If your home country is historically heterogeneous and you know it, crack a smile.
People who live in countries built on centuries of migration from a wide range of other countries are more emotionally expressive than people in more insular cultures, according to research led by University of Wisconsin-Madison psychology Professor Paula Niedenthal.
The study, published this week in the Proceedings of the National Academy of Sciences, compared several social and demographic variables to the way people describe the rules for displaying emotion in dozens of countries.
Countries most comfortable with wearing their hearts on their sleeves are likely to also score high in "historical heterogeneity," a measurement created by a group of Brown University economists to describe the breadth of a country's migration sources over the last 500 years.
"We think an absence of shared language and shared culture would push people toward greater nonverbal expression of emotion," Niedenthal says. "Because otherwise you wouldn't know what the other person was feeling or thinking or liking or disliking. And you need to be able to communicate those things to facilitate commerce and government, to survive and prosper together."
The United States sits high up on the measure of historical heterogeneity, with Canada, Australia, Brazil and Uruguay. The homogenous end of the spectrum includes Greece, Japan, Poland and Nigeria, confounding a geographic interpretation of the cultural differences in emotional displays.
"So many places other than the United States have a long history of migration -- many in South America, places like Israel -- and that creates an idea about who should be similar or dissimilar that isn't one we currently look at," Niedenthal says. "The dominant way to think about culture right now in industry and organizational settings and academia is the notion of collectivism versus individualism, and that's basically West versus East."
Apparently, shaping emotional culture takes time. The researchers compared their emotional expressivity results to another demographic measure of immigration -- the sheer number of home countries represented by immigrants living in each of 32 countries in 2013 -- and found little correlation.
"In many countries, today's diversity involves a lot of minority influx," Niedenthal says. "Those people are often arriving at the bottom of the social ladder, hoping to find work, and people in those positions don't immediately influence the culture. It takes time and generations and standing for that to happen."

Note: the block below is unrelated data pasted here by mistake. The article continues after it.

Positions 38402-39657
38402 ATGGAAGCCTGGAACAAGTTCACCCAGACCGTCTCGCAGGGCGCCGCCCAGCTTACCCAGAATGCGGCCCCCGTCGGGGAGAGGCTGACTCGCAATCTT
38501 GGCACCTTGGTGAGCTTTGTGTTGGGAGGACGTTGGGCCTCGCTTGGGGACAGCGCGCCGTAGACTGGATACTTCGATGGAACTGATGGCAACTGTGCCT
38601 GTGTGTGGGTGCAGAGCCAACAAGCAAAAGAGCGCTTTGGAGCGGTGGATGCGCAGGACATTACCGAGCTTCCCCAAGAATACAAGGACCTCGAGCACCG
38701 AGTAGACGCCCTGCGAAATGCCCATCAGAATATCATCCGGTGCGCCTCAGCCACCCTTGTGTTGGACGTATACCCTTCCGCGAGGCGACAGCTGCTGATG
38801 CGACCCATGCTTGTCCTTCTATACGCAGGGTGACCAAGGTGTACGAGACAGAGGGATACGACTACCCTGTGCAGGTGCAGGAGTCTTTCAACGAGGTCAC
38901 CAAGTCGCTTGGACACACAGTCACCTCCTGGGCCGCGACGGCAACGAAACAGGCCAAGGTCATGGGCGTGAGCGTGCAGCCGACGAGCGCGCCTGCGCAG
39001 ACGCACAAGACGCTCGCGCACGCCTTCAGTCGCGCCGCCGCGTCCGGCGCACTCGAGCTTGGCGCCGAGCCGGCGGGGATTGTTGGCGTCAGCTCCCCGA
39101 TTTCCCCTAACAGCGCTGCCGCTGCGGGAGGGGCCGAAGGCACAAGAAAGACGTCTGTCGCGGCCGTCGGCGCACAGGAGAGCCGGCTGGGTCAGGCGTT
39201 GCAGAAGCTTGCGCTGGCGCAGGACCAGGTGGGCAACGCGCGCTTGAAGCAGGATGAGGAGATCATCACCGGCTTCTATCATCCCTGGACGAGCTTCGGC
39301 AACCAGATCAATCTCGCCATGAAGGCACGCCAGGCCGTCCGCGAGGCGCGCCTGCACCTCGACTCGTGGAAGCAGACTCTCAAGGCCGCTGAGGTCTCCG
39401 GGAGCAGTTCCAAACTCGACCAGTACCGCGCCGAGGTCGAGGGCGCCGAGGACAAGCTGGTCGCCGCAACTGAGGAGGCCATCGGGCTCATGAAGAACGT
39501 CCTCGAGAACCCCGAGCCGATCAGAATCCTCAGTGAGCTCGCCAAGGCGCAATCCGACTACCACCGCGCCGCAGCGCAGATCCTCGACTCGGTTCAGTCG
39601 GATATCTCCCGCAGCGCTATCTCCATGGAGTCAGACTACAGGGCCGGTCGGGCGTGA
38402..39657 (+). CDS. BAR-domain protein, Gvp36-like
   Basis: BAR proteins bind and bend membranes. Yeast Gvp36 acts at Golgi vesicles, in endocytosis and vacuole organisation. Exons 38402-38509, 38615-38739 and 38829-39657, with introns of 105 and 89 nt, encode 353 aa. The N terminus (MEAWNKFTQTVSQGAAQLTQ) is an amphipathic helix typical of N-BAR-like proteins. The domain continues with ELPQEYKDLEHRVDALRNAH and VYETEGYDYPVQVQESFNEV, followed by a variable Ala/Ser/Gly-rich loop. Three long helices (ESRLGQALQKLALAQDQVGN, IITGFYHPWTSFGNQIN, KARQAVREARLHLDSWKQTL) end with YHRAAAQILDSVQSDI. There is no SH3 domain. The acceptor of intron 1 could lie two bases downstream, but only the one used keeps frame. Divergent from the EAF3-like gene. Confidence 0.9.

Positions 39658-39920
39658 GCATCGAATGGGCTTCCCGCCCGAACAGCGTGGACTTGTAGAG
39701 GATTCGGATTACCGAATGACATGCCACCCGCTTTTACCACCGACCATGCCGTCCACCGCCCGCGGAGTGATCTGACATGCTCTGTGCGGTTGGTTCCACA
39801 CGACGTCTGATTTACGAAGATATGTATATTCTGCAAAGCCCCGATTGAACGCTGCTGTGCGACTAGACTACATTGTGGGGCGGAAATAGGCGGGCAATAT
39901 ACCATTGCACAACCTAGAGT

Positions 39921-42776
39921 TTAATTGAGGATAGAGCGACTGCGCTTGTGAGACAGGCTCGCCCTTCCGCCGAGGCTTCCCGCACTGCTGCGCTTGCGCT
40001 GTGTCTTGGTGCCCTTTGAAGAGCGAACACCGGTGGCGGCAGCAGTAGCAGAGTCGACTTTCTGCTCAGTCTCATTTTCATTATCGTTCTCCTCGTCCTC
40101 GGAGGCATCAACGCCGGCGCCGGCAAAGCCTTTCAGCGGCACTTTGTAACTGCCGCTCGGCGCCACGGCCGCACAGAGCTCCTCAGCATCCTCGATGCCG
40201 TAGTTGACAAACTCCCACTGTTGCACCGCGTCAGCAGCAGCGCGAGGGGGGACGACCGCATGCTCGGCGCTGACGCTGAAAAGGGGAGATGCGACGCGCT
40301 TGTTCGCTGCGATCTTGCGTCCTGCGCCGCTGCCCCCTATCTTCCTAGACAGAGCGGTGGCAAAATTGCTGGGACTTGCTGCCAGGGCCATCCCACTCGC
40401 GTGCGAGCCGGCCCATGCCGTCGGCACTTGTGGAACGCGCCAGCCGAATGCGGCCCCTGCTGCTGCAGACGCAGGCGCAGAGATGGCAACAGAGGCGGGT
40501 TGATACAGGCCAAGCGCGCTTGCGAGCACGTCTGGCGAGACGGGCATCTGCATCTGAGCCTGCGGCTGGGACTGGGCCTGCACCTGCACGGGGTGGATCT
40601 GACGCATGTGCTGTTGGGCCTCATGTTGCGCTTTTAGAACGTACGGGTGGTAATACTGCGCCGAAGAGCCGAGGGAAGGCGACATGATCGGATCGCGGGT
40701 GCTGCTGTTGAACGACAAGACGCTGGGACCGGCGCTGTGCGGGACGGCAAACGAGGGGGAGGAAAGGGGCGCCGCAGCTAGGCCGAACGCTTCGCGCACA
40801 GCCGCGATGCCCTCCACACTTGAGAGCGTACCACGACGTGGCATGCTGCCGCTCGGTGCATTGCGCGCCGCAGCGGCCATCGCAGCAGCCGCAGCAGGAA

The economists behind historical heterogeneity were looking for a way to predict income inequality, and Niedenthal believes the influence of long-term migration should turn out to be important in many kinds of social behaviors and even public policy.
"The important issue is imagining all the ways in which cultures created by multiple source countries rather than few source countries differ," says Niedenthal, whose work is funded by the National Science Foundation. "For example, they may be more or less willing to pay for universal health care, because they empathize differently with in-group and out-group members."
The researchers also found that despite migratory makeup, relative individualism, residential mobility or ethnic fractionalization, people the world round identify the same three kinds of smiles -- reward, affiliation and dominance -- and that the frequency with which the three are deployed also vary in neat parallel with a country's historical heterogeneity.
"Two of the main tasks you could imagine being important to a group of people with mixed cultural backgrounds are affiliation, creating and maintaining social bonds, and reward -- telling people what's good and what's bad," Niedenthal says. "In homogenous cultures, they have hierarchies that have been established over the course of many, many generations, and they tend to view dominance smiles as more frequent or important."
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